A high proportion of the students (69.6%) sometimes consulted a doctor before using antibiotics, 11.9% usually did so but only 8.2% of them always consulted a doctor before using antibiotics. About 41% of our respondents never stopped taking their antibiotics when they felt better, 36.6% sometimes and 13.1% usually stopped taking their antibiotics when they felt better. Additionally, 37.2% of our respondents never discarded their leftover antibiotic medications, 35.5% sometimes did and 16.4% always discarded their leftover medication. Overall knowledge rating of knowledge of antimicrobial resistance revealed that 119 (64.7%) respondents had good knowledge whereas only 103 (56.0%) respondents had good practice toward antimicrobial use [Table 3].

More male respondents had a better knowledge of antimicrobial use and resistance than their female counterparts (70.4% vs 55.1%; P=0.035). The proportion of respondents with good knowledge of AMR and antimicrobial use were more in the 30-34 age group compared to other age categories; however, this difference was not statistically significant (P=0.579). Eighty- three (65.9%) had good knowledge of antimicrobial use. More respondents in the sixth year class had a better knowledge on AMR and antimicrobial use compared to those in the fifth year but this difference was not statistically significant (69.6% vs 56.9%, P= 0.079) [Table 4].

More females had better use of antibiotics than their male counterparts but the difference was not statistically significant (56.5% vs 55.7%; P=0.908). The proportion of respondents with good use of antibiotic medications were more in the 25-29 age group compared to other age categories but the difference was not statistically significant (P=0.503). More respondents in the fifth year class exhibited good use of  antibiotics compared to those in sixth year and this difference was statistically significant (72.2% vs 45.5%, P= <0.001) While more respondents with good knowledge also practised good antimicrobial use, the difference was, however, not statistically, significant (59.7% vs 49.2%; P=0.173) [Table 5].



Antimicrobial resistance presents a growing concern worldwide13. Amongst other things, the irrational use of antibiotics has contributed to the progressive loss of bacterial sensitivity to antibiotics and spreading of resistant strains of bacteria, with substantial clinical and economic impact14. In this study, we assessed the knowledge regarding antibiotic use and resistance among pre-final and final year medical school students of Ebonyi State University, Nigeria.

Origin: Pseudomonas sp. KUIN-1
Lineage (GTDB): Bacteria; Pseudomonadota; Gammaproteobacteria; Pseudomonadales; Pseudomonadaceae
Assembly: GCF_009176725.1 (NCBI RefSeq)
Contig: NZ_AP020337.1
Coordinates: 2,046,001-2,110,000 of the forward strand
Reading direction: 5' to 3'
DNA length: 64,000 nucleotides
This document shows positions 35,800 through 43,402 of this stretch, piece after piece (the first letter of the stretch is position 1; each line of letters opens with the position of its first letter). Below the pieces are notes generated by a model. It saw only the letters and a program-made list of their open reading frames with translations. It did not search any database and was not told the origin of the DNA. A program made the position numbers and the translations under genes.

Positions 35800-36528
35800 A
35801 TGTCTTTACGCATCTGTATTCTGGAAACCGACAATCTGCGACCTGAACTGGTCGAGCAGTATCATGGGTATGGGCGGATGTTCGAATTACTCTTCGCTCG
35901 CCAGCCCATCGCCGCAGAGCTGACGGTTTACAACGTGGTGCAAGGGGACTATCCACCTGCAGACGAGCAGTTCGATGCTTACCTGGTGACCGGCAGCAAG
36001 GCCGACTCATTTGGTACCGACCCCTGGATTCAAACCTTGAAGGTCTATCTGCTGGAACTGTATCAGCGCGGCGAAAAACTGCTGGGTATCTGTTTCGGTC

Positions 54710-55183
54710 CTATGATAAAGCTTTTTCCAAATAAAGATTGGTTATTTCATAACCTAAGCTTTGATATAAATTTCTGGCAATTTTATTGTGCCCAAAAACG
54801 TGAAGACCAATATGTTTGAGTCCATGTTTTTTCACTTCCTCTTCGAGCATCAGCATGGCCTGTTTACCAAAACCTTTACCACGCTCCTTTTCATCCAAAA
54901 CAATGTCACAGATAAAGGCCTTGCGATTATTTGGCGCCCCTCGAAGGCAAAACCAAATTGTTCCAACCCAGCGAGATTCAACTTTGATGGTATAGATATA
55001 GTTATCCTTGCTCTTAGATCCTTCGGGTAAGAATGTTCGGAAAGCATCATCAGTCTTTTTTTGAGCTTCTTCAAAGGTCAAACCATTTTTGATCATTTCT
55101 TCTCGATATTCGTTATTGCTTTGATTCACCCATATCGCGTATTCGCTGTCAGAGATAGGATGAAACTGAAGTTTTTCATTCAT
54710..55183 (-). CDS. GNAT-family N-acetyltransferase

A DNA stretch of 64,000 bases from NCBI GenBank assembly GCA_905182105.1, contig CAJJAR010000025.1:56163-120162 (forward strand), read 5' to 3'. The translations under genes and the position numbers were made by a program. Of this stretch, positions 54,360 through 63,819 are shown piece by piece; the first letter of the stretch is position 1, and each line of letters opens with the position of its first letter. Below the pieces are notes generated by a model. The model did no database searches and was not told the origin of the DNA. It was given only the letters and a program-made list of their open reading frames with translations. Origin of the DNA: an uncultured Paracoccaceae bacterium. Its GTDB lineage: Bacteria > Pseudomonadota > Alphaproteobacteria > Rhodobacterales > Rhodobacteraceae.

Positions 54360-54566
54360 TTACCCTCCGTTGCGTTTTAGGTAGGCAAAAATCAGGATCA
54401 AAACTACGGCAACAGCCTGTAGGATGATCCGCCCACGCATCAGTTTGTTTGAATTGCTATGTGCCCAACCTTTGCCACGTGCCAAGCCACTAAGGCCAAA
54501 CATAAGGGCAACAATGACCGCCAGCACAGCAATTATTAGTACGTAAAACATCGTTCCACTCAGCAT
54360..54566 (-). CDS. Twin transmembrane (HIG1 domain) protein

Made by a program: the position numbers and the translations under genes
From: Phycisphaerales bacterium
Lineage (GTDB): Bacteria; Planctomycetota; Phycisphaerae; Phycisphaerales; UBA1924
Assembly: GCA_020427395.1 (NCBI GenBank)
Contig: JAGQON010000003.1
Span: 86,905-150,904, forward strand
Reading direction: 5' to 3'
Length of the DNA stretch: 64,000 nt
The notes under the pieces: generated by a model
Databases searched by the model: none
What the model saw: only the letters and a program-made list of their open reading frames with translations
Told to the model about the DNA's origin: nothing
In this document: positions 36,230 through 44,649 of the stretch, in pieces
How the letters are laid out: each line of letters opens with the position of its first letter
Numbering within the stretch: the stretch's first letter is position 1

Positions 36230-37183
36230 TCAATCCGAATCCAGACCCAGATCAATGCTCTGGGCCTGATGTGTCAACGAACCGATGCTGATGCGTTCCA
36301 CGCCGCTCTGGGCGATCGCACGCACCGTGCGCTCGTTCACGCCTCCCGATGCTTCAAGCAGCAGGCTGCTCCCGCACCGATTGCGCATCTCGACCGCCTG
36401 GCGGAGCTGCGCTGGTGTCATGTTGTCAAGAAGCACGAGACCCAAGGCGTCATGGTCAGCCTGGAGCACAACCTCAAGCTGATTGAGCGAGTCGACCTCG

Majority of our respondents (98.4%) knew that antimicrobial resistance was a global problem and indiscriminate use of antimicrobials could cause resistance. This is in keeping with similar studies done among medical doctors and students where 98% of the respondents in Peru and majority of the respondents in Congo affirmed that antimicrobial resistance was a global problem4,5. Likewise, most of the respondents (96.7%) knew that ineffective treatment could occur due to indiscriminate and injudicious antimicrobial use. This high level of knowledge on the role of injudicious antimicrobial use on the effectiveness of treatment agrees with findings from other studies10,11. A greater proportion (60.9%) were aware that diseases like influenza and common cold are not of bacterial aetiology. However, 39% of our respondents wrongly stated that bacteria cause common cold and flu. In contrast, only a lower proportion of 5.8% had such erroneous knowledge in a similar study among second-year medical students12 . This is particularly worrisome as all our respondents had received lectures on medical microbiology which these second year students were yet to receive. Incorrect knowledge on aetiology of viral illnesses and use of antibiotics for these illnesses has also been reported from previous studies15. Such wrong knowledge may lead to inappropriate high rate of antibiotics consumption which can result in a corresponding increase in bacterial resistance to the used antibiotics16. Majority of the respondents (88%) also admitted that they needed more education on antibiotic use and resistance. This desire for more knowledge of antimicrobial use and resistance has been reported from other studies17. Improved knowledge on antibiotic use will boost their confidence in antibiotics prescription and use. The gender of the respondents was associated with knowledge of antimicrobial usage and resistance as more of the male medical students had better knowledge of AMR than the females (P=0.035). Other studies among medical students did not find any relationship between gender and knowledge18.